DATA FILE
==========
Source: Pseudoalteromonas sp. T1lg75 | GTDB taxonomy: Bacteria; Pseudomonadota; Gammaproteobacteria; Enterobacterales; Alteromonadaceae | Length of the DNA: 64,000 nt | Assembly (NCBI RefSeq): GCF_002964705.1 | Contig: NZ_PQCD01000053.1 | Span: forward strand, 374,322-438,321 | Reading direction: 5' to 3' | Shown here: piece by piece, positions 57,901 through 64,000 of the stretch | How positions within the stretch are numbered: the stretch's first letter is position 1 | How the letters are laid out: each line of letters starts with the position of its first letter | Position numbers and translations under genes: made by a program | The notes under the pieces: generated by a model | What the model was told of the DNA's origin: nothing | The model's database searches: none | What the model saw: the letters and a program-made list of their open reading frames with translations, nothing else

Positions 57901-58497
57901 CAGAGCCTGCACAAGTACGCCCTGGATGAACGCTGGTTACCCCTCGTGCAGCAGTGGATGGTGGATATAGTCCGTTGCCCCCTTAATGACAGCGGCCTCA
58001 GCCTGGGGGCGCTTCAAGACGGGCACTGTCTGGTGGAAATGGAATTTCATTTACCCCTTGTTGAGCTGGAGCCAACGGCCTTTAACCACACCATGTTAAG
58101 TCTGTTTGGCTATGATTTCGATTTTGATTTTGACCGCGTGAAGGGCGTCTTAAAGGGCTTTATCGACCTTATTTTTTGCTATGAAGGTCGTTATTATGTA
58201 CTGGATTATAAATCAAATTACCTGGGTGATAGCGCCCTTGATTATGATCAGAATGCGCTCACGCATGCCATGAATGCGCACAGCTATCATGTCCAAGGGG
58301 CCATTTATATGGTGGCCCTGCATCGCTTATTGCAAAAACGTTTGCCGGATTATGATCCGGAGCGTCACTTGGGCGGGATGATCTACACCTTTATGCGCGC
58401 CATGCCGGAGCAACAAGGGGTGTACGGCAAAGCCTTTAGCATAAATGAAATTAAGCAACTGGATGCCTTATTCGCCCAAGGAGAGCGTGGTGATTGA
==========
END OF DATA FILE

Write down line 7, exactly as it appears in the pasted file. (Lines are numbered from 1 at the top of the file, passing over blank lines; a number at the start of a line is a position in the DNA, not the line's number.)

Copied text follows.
58301 CCATTTATATGGTGGCCCTGCATCGCTTATTGCAAAAACGTTTGCCGGATTATGATCCGGAGCGTCACTTGGGCGGGATGATCTACACCTTTATGCGCGC